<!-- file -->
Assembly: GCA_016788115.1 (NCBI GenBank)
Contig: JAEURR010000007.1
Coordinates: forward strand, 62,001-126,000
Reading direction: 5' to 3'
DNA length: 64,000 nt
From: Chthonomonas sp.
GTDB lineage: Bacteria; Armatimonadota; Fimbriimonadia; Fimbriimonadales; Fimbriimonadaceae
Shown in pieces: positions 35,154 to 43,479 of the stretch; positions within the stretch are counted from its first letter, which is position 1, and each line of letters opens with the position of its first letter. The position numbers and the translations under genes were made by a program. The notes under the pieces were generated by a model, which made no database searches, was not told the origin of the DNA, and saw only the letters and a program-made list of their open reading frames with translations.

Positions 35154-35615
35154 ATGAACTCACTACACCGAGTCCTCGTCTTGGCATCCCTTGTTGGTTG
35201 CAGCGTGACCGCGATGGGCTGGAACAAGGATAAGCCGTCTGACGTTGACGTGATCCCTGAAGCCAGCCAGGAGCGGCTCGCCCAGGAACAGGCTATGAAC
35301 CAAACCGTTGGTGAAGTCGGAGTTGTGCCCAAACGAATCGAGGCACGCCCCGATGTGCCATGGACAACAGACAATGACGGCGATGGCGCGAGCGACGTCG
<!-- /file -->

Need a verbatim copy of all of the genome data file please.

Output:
Assembly: GCA_016788115.1 (NCBI GenBank)
Contig: JAEURR010000007.1
Coordinates: forward strand, 62,001-126,000
Reading direction: 5' to 3'
DNA length: 64,000 nt
From: Chthonomonas sp.
GTDB lineage: Bacteria; Armatimonadota; Fimbriimonadia; Fimbriimonadales; Fimbriimonadaceae
Shown in pieces: positions 35,154 to 43,479 of the stretch; positions within the stretch are counted from its first letter, which is position 1, and each line of letters opens with the position of its first letter. The position numbers and the translations under genes were made by a program. The notes under the pieces were generated by a model, which made no database searches, was not told the origin of the DNA, and saw only the letters and a program-made list of their open reading frames with translations.

Positions 35154-35615
35154 ATGAACTCACTACACCGAGTCCTCGTCTTGGCATCCCTTGTTGGTTG
35201 CAGCGTGACCGCGATGGGCTGGAACAAGGATAAGCCGTCTGACGTTGACGTGATCCCTGAAGCCAGCCAGGAGCGGCTCGCCCAGGAACAGGCTATGAAC
35301 CAAACCGTTGGTGAAGTCGGAGTTGTGCCCAAACGAATCGAGGCACGCCCCGATGTGCCATGGACAACAGACAATGACGGCGATGGCGCGAGCGACGTCG